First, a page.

Excerpt: Valerie Bertinelli's 'Finding It'

I had talked about maintenance for months as if it were a change of life. But I had no idea what it was really about. I figured I would learn once I got there. Then I got there and wondered what it was that I was supposed to be maintaining. My life was in flux -- it wasn't a work-in-progress as much as it was simply work. As I would find out, maintenance was exactly that -- more work.

And it was life work, not losing-weight work.

If my weight was a barometer of the rest of my life, I still wasn't where I wanted to be. In addition to concern about my weight, I also knew that I could be better, kinder, smarter, more disciplined, compassionate, patient, and loving. I wanted to feel like I mattered. I yearned for a lightness of being that couldn't be measured on a scale. I wanted to feel whole, peaceful, and connected to a Higher Power even if just for a few moments.

But real life made that seem impossible. Whether it was Wolfie being away from home, Tom's struggles to be a hands-on father to his children, my career, the house falling apart, or my anger at Bush and Cheney for where they had taken the country, I was unable to relax much less get a firm grip. Then Wolfie fell in love and I felt as if part of the floor had given way.

"What about condoms?" Tom mused one day.

"What do you mean by that?" I asked.

"For Wolfie," he said.

I looked at him, aghast at his insensitivity.

"Not funny."

I liked Wolfie's girlfriend, Liv, who was a friend of Tom's oldest daughter. Wolfie had met her the previous summer in Arizona, but he never appeared to take any special interest in her. Nor did she in him. One time he mentioned that she bugged him. I should have taken note.

Then Liv and her family moved to Kansas and we didn't hear about her. In the meantime, Wolfie went on tour. We talked every couple of days. He was semi-good about keeping in touch. He texted me from Indianapolis and phoned from Chicago and Detroit. He had a story about each city. Then he called from Kansas, where in an unusually excited voice, he said that he had the day off and that he and Matt, the young man who drove his tour bus and watched out for him, had been invited to eat dinner at Liv's house.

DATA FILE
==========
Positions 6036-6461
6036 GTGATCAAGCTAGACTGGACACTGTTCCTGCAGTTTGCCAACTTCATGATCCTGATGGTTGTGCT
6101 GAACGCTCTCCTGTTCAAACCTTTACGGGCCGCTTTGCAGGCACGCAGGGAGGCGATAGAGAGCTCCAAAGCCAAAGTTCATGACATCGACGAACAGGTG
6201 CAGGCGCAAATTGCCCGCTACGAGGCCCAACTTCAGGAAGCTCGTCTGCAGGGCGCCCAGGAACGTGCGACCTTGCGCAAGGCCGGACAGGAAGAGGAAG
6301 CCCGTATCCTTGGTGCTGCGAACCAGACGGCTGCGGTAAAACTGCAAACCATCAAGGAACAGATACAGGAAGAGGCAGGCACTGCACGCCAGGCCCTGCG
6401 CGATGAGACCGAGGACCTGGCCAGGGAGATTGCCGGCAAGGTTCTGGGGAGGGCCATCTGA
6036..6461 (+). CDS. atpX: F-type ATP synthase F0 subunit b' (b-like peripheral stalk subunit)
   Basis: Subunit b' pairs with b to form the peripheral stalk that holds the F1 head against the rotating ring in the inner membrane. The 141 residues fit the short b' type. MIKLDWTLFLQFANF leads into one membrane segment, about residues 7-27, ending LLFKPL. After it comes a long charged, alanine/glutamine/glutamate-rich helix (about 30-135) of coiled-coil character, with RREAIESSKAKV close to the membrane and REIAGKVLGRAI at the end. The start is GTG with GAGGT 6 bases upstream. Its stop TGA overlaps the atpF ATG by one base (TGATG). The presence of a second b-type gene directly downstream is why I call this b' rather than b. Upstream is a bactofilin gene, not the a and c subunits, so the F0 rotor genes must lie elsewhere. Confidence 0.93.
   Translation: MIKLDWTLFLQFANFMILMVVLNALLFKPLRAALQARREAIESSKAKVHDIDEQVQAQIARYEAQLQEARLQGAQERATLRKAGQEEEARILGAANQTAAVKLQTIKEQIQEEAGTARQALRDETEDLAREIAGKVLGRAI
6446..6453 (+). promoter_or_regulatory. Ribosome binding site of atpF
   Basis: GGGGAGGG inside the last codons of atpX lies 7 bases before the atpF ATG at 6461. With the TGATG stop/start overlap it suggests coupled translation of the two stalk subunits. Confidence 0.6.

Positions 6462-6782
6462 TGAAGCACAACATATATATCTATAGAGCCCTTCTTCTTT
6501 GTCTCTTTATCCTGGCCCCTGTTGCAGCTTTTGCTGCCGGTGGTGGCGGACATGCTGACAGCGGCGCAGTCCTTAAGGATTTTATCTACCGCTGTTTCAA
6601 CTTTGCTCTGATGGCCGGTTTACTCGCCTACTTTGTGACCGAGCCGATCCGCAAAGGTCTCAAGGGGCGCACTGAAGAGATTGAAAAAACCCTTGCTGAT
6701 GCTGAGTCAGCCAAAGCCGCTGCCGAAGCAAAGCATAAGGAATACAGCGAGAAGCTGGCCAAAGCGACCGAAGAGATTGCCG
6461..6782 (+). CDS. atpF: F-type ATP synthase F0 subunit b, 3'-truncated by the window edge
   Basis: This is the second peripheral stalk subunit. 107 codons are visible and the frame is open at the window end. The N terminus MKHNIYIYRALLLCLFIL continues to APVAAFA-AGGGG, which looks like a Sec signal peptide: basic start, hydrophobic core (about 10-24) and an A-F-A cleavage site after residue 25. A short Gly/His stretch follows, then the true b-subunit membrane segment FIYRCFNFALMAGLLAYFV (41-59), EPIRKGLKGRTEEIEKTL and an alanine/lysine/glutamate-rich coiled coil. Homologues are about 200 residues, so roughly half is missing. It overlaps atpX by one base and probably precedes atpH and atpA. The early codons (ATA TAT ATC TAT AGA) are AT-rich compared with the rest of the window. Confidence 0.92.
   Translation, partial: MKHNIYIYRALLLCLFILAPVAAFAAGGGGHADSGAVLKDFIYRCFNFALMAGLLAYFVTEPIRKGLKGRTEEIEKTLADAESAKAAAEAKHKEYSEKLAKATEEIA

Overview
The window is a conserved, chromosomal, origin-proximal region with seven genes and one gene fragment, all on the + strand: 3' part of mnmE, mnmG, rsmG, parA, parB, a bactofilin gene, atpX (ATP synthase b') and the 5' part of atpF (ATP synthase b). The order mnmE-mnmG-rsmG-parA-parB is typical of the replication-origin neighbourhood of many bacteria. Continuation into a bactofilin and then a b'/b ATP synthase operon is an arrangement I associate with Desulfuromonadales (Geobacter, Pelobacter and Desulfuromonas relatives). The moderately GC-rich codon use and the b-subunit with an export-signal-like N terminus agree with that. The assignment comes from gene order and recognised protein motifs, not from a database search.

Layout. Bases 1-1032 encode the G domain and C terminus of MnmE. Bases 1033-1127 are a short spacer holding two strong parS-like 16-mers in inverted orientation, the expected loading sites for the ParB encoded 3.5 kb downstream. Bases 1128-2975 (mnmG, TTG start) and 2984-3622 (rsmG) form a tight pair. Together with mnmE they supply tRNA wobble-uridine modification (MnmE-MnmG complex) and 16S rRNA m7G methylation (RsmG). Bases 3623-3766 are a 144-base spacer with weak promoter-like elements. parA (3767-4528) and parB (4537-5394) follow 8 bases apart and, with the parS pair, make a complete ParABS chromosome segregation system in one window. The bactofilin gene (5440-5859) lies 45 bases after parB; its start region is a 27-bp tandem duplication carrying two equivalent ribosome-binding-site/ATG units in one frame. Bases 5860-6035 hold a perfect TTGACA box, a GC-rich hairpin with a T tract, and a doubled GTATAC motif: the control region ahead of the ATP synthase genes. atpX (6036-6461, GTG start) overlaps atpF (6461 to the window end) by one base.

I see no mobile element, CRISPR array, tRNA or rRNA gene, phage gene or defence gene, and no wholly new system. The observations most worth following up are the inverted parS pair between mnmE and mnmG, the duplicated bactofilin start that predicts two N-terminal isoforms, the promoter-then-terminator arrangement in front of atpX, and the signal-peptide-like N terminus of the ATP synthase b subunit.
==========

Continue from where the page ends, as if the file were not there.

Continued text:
He asked if I remembered Liv. Had I developed Alzheimer's since he'd gone out on tour with Van Halen a few months earlier? Of course, I remembered her. He said that Liv's mom had invited them to have a home-cooked meal.

"Isn't that nice of them?" he said.

"Yes, it is," I said.

"I'm so excited," he said.

Wolfie was never that effusive unless he saw a new gadget at the Apple store. All of a sudden I paid more attention. My son hadn't sounded like himself when he had asked, "Is that nice of them?" He crossed the line when he said, "I'm so excited." I realized he was telling me that there was more to this invitation than dinner. He liked this girl.

It was one of those subtle moments in life when you open your eyes and discover that the pieces that have provided longtime familiarity in a relationship have shifted slightly in one direction or another. It's like waking up in the morning and remembering that you rearranged a couple pieces of furniture in the room. You have to create new walkways so you don't bump into things.

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